The majority of her work seems to consist of romantic comedies in which she plays an incredibly smart career woman who’s at some sort of feminist odds with her husband. Or maybe it just seems that way because I just got two of those films in the mail at once: Adam’s Rib and Woman of the Year.

I was particularly looking forward to Woman of the Year, having seen photos of the stage play version and wondered what it was about. Spencer Tracy plays sports reporter Sam Craig, while Hepburn plays political reporter/columnist Tess Harding. After a public feud in their respective columns, the two end up falling in love and marrying. Unfortunately Tess is such a workaholic that she can hardly see that she’s making for a very poor wife.

And that’s about where Woman of the Year lost me. The character of Tess is an outright psychopath. She expects her new husband to move in with her, change nothing about her life, and adjust to her jet-setting ways while compromising nothing on her own. At one point she adopts a Greek orphan child, and is content to leave him home alone, unsupervised. By the time she realizes her mistake, it’s too late, and Sam has left her, leaving her with no recourse than to try to be a stereotypical “good wife” with “comedic” results.

I don’t know what this film is trying to say. Are we to honestly believe that a woman so intelligent and ambitious as Tess would put absolutely no work into marriage at all? That her career is to the detriment of any possible family life? One could conjecture, but little in the film’s conclusion will offer any help: like so many romantic comedies of the era, it ends with simply a punchline, and little resolve. The narrative arc is so weak, I’m left wondering what the point of it all was.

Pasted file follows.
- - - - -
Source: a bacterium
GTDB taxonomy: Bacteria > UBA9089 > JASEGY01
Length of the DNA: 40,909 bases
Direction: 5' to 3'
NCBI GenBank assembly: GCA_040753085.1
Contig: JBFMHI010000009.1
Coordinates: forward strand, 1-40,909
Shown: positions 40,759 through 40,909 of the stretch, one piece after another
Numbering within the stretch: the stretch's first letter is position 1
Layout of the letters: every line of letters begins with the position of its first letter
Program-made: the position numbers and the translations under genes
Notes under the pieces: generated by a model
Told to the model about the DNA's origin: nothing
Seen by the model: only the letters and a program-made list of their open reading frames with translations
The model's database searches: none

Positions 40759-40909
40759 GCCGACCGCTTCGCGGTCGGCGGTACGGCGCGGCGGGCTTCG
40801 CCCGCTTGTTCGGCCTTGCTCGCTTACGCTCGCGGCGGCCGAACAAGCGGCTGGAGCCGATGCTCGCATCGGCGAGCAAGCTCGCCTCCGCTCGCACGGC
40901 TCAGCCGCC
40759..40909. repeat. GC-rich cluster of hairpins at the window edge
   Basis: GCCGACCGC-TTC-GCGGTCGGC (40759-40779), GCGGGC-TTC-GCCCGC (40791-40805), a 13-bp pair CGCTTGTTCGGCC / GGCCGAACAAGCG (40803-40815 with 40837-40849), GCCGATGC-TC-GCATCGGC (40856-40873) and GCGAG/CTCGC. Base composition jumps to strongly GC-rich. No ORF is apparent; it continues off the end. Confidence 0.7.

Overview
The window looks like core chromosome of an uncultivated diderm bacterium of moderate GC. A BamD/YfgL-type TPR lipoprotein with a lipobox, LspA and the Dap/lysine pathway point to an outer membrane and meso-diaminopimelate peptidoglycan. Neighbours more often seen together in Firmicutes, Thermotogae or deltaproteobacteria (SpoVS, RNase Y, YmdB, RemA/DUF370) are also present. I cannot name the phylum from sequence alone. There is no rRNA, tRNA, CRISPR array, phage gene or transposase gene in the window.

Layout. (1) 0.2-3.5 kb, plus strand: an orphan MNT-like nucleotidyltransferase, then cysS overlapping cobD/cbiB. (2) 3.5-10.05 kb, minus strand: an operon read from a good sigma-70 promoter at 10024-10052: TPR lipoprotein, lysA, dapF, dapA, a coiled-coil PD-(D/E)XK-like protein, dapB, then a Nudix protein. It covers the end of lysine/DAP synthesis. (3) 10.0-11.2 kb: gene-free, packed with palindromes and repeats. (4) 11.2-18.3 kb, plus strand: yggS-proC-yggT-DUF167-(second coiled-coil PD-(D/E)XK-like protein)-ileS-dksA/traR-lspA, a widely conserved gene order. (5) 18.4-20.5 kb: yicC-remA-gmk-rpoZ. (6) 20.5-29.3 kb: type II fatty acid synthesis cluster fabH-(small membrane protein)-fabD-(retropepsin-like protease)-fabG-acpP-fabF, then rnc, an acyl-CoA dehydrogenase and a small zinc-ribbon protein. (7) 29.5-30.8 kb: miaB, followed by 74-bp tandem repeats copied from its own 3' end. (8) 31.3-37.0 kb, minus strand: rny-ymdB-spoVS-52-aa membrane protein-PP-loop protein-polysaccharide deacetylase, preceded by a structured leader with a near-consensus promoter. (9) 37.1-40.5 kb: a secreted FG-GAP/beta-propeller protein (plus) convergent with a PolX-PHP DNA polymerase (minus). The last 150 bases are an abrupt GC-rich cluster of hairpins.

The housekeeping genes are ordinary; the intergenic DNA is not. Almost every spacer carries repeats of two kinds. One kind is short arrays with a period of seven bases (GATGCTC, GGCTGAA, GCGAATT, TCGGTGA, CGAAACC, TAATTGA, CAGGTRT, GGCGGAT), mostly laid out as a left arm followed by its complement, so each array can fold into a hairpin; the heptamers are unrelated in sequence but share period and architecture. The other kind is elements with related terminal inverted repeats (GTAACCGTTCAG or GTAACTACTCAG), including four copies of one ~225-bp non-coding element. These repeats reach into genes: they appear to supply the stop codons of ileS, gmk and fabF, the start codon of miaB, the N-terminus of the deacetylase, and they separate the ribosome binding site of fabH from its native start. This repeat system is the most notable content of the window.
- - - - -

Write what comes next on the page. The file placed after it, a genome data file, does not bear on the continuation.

Adam’s Rib proved a great counterpoint, since it’s a far better film. Tracy and Hepburn reprise their roles as a bickering professional husband-and-wife, this time becoming opposing council in a sensational attempted murder trial of a woman who shot and injured her cheating husband. Hepburn’s Amanda Bonner is passionately convinced that her trial is evidence of a double-standard (a man has the right to protect the sanctity of his family!), while Tracy’s Adam Bonner is hotly dedicated to his work prosecuting the flaky woman that pulled the trigger. Ultimately the case and its ideals bring both the marriage and the courtroom to their knees.

What was, and still is, refreshing about Adam’s Rib is that it takes both sides seriously — both are intelligent, thoughtful people with entirely reasonable opinions, and both are entirely unable to see the other person’s point of view. Even today it’s refreshing to see a thoughtful debate on a dicey feminist issue (I don’t know how to feel about it today), but even more relevant is how divergent social and political opinions can truly break a family apart. (Plus it’s funny, though not always — the 1940s seems to find great humor in repugnant, “humorous” side characters that serve no purpose other than to annoy.)

Of the two, Adam’s Rib is worth seeing, despite being the less famous of the two.

Hepburn’s filmography has some major gems in it, like The Lion in Winter and Guess Who’s Coming to Dinner. There are still many more I haven’t gotten to yet. There’s so much good stuff here that it’s worth churning up the occasional dud.